The road toward peace will be difficult. Wonderful people, well-intentioned people have tried decade after decade to achieve that and it will not be easy. I cannot tell you exactly how it will look – I do not believe anyone can – but I firmly believe that the only prospect for peace is the successful negotiation of a two-state solution.
The first step in that road ahead is to set the stage for resuming the peace process through direct negotiations.
Progress is never made unless people are prepared to sit down and talk to each other. This is no small thing. It means building confidence on both sides, offering some signs of good faith, and then proceeding to talks when conditions permit them to be constructive. Again, this is not easy, but that is the direction we’ve got to go.
This will require compromises on both sides, but I believe it can be done. I believe that Israel, the Palestinians, and the international community can, must, and will rise to the ocassion and do what needs to be done to achieve a lasting peace in a region of the world that has seen so much war, so much conflict and so much suffering.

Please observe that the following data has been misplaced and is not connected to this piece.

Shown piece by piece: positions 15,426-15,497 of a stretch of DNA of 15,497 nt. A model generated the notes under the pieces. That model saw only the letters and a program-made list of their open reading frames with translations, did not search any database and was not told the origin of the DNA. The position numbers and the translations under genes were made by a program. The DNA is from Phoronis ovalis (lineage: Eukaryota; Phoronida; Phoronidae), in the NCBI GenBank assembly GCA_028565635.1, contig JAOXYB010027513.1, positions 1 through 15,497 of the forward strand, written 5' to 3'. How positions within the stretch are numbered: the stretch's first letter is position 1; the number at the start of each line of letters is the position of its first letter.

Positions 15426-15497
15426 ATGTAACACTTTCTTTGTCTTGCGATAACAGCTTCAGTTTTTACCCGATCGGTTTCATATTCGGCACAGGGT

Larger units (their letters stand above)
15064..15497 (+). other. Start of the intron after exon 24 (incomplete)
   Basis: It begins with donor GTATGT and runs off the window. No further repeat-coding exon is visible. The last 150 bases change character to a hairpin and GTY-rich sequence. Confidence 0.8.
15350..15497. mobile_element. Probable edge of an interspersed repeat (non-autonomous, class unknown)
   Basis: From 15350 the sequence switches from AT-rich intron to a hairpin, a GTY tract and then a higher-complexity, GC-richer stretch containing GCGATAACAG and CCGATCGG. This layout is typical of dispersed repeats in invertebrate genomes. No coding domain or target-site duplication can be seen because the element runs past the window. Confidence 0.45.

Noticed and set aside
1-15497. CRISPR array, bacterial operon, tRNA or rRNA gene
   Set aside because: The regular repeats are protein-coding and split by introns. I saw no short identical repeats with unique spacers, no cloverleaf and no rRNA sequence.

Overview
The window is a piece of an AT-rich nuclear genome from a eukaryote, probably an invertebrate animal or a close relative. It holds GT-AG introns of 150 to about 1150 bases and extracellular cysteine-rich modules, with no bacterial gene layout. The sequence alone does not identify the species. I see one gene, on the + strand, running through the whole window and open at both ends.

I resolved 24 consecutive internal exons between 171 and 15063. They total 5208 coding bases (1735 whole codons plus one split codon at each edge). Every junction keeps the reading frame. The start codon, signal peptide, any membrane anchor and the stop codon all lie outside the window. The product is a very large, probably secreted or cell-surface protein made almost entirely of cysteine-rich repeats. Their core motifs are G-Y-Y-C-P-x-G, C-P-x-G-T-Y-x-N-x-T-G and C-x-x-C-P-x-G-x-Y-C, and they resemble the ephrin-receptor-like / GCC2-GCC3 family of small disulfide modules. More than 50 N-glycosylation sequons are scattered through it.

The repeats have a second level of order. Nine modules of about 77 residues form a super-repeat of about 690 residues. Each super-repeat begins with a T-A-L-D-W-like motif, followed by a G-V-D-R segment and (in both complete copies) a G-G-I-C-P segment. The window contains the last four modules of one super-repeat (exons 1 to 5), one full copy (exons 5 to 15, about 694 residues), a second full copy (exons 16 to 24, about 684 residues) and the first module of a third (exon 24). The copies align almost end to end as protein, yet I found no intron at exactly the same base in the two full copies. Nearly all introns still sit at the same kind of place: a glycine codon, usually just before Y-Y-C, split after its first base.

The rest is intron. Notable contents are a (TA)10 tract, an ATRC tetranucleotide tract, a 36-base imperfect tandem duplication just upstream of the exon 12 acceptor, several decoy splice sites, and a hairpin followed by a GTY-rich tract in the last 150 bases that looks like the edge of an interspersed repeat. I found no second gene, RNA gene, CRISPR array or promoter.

Peace will require the unconditional recognition by all people of Israel’s right to exist. It will require an end to attacks of all kinds against Israel.
Peace will require that organizations like Hamas and Hezbollah renounce their efforts to undermine the security of Israel. It will require the entire world to recognize Israel.
Peace has to mean security for every Israeli from violence and terrorism.
But peace also means security for every Palestinian. It means achieving self-determination, civil rights, and economic well-being for the Palestinian people.
Peace will mean ending what amounts to the occupation of Palestinian territory, establishing mutually agreed upon borders, and pulling back settlements in the West Bank, just as Israel did in Gaza – once considered an unthinkable move on Israel’s part.